* ''VisualNovel/{{Kanon}}'', another Key anime, is very similar: it's just a normal high school anime, except for the fox that turns into a human girl, the girl [[spoiler:with healing powers]] who fights invisible monsters with a sword, and (yet another) [[spoiler:girl in a coma projecting herself and magically producing a happy ending]].



* The works of Creator/SatoshiKon offer lot of examples of this, specially in ''Anime/ParanoiaAgent'' and ''Anime/TokyoGodfathers''.
* ''VisualNovel/{{Clannad}}'' is mostly a slice-of-life romance in a realistic, present-day setting... except for the GenkiGirl in a coma somehow astral projecting herself whom only some can see, a cat who temporarily turns into a human boy and can grant one wish, a lonely world no-one can see that exists somewhere between the layers of our own, and the past being rewritten after years of tragedy, finally resulting in a happy ending.
* ''VisualNovel/{{Kanon}}'', another Key anime, is very similar: it's just a normal high school anime, except for the fox that turns into a human girl, the girl [[spoiler:with healing powers]] who fights invisible monsters with a sword, and (yet another) [[spoiler:girl in a coma projecting herself and magically producing a happy ending]].
* To complete the trifecta, ''VisualNovel/{{Air}}'' also does this, with several characters supposedly descended from {{Winged Humanoid}}s, or possibly just nuts. A distant-past segment has some winged women, yet [[MindScrew implies that their wings may have been an embellishment to the story and/or a metaphor for their deaths.]] The male lead has a doll which he can control seemingly through telekinesis, but it's never explicitly stated to not be just a trick.[[spoiler:Near the end, he appears to go back in time and become the bird that was hanging around throughout the series. If he actually did, there's no explanation of how, and it's possible he just went crazy.]]



* ''Manga/SkipBeat'' is a story about a girl who sets out to become a star in the Japanese entertainment industry, and follows her ups and downs, new friendships and possible romantic interests, and her burgeoning career. Said girl also has a demon army that gives her anger and resentment a voice and physical presence, and the resident esper is actually ''not'' a fake.
* Arguably the existence of personified countries in ''Webcomic/AxisPowersHetalia'' would count, especially when their dynamics are played with.
* ''Manga/HelenESP'' never explains the nature or origin of Helen's psychic powers, and they don't really change that much about her life.
* ''VisualNovel/DaCapo''. The main character is a mage who jumps into people's dreams, there's also a magical cherry tree that grants wishes, a reality altering witch, mind readers, cats becoming human, a human sized cat that the girls see around town, and ever blooming cherry trees, and although it's a bit odd, nobody ever questions their reality.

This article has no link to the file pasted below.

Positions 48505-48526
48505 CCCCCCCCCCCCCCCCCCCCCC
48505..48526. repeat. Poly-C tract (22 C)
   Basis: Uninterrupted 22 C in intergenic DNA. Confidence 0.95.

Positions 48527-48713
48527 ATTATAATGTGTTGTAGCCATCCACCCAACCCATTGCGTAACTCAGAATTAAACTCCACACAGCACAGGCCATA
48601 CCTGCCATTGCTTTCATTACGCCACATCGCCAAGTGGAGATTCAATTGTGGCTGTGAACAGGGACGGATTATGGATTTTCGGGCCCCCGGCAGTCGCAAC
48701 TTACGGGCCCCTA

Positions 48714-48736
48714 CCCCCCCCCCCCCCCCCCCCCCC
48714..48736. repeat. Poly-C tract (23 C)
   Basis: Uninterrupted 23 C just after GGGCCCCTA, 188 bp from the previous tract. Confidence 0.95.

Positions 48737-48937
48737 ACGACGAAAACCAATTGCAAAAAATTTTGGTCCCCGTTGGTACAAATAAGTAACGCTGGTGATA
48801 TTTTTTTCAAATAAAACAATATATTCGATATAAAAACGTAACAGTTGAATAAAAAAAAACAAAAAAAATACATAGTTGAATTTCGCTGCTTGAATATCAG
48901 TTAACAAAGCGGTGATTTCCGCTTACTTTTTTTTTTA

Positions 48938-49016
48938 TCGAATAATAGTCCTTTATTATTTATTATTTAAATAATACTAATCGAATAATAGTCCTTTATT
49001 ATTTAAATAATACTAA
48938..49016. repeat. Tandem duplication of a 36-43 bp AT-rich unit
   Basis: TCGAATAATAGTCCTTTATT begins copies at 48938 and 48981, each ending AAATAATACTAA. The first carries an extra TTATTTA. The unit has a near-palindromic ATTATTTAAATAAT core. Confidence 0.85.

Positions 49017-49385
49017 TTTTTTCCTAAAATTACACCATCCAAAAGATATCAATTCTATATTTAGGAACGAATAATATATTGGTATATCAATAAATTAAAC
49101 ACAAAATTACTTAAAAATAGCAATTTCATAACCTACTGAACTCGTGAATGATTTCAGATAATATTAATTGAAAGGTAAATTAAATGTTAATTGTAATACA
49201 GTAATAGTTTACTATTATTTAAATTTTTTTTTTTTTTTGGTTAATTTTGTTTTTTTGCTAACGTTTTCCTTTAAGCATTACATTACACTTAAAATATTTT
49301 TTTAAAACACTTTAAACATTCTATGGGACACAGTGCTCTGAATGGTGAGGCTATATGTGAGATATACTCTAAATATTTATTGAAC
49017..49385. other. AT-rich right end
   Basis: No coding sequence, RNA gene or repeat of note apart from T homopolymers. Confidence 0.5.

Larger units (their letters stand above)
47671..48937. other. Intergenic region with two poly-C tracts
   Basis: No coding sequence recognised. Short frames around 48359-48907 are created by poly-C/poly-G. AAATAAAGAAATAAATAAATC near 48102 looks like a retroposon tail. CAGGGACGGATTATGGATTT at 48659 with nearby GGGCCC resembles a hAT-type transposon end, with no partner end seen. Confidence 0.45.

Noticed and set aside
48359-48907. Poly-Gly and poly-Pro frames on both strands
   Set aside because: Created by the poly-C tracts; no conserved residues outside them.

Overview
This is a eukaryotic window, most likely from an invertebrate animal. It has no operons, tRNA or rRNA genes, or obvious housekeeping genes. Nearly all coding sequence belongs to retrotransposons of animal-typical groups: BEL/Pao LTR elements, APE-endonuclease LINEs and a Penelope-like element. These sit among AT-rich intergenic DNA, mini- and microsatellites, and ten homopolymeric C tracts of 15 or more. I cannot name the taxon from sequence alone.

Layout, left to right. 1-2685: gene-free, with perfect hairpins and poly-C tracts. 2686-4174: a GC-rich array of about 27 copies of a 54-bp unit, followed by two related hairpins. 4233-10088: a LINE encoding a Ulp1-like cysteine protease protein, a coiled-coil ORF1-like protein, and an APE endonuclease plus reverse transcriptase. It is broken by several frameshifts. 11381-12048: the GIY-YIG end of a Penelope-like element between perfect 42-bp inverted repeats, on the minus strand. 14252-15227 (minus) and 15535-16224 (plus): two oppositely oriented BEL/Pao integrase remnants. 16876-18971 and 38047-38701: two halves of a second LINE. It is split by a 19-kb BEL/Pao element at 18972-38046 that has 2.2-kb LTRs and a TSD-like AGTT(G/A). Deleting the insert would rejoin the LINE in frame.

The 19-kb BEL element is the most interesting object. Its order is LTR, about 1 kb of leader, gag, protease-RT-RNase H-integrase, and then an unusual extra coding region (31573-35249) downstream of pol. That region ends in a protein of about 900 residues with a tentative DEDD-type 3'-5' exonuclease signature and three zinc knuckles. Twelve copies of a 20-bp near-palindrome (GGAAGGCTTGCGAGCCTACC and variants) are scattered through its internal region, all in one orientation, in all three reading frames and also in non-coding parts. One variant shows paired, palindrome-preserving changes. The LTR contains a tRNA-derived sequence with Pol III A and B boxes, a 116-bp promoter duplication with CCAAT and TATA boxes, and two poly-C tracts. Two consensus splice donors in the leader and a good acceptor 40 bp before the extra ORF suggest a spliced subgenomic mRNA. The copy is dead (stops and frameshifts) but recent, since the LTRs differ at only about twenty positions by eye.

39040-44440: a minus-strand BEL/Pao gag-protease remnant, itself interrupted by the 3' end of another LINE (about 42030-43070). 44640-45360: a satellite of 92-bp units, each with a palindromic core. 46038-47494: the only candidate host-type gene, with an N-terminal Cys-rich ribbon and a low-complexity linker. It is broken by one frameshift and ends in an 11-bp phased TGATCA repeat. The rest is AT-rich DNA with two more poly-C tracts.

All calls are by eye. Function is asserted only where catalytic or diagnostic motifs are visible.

to:

* ''Manga/SkipBeat'' is a story about a girl who sets out to become a star in the Japanese entertainment industry, and follows her ups and downs, new friendships and possible romantic interests, and her burgeoning career. Said girl also has a demon army that gives her anger and resentment a voice and physical presence, and the resident esper is actually ''not'' a fake.
* Arguably the existence of personified countries in ''Webcomic/AxisPowersHetalia'' would count, especially
''Manga/LuckyStar'' dips into this once when their dynamics are played with.
* ''Manga/HelenESP'' never explains
the nature or origin of Helen's psychic powers, and they don't really change that much about her life.
* ''VisualNovel/DaCapo''. The
main character is character's dead mother visits her family as a mage who jumps into people's dreams, there's also a magical cherry tree that grants wishes, a reality altering witch, mind readers, cats becoming human, a human sized cat that the girls see around town, and ever blooming cherry trees, and although it's a bit odd, nobody ever questions their reality.ghost.



* TwinSpica is a sci-fi series that falls on the high end of MohsScaleOfSciFiHardness. And there's "Mr. Lion", the ghost of an astronaut who died in a major shuttle accident prior to the events of the story and now mentors the main character. [[spoiler: Shuu is implied to have become a Mr. Lion-style ghost as well after his death.]]
* ''Manga/CafeKichijoujiDe'' is a SliceOfLife manga that deals with the light-hearted, comedic antics of its staffs. One of the staffs also happens to be a [[AmbiguouslyHuman questionable human being]] who uses Necronomicon as his cooking guide, and is capable of curses and minor [[RealityWarper reality warping]].
* ''Manga/DetectiveConan'' is about a teenage detective that solves crimes... even after a failed poisoning attempt [[FountainOfYouth changes him into a kid]] and he has to move in with his childhood friend who is enough of an ActionGirl to qualify for [[CharlesAtlasSuperpower being borderline super-powered]]. On a lesser note characters sometimes have successful premonitions of danger, like the ActionGirl did in the first episode before the titular character is poisoned. If that's not enough, Manga/MagicKaito takes place in the same universe and the bad guys are searching for a specific jewel that [[spoiler:may [[ImmortalityInducer make a person immortal]], and there is an ''actual'' witch as a recurring character who outright confirms there are other witches as well.]] Other than that, it's a pretty straight-forward mystery series.
* ''Manga/TonnuraSan'' is about a family who adopted a stray cat... [[TalkingAnimal who's quite articulate]], gentlemanly, wise, and overall charming. At one point, the owner was worried that such an animal would cause a great commotion, but his charms simply wins everyone over.

to:

* TwinSpica ''Manga/NagasareteAirantou'' is a sci-fi series that falls on the high end of MohsScaleOfSciFiHardness. And there's "Mr. Lion", the ghost of an astronaut who died in a major shuttle accident prior to the events comedic first-class example. Ikuto, young man of the story modern age and now mentors the main character. [[spoiler: Shuu is implied to have become a Mr. Lion-style ghost as well after his death.]]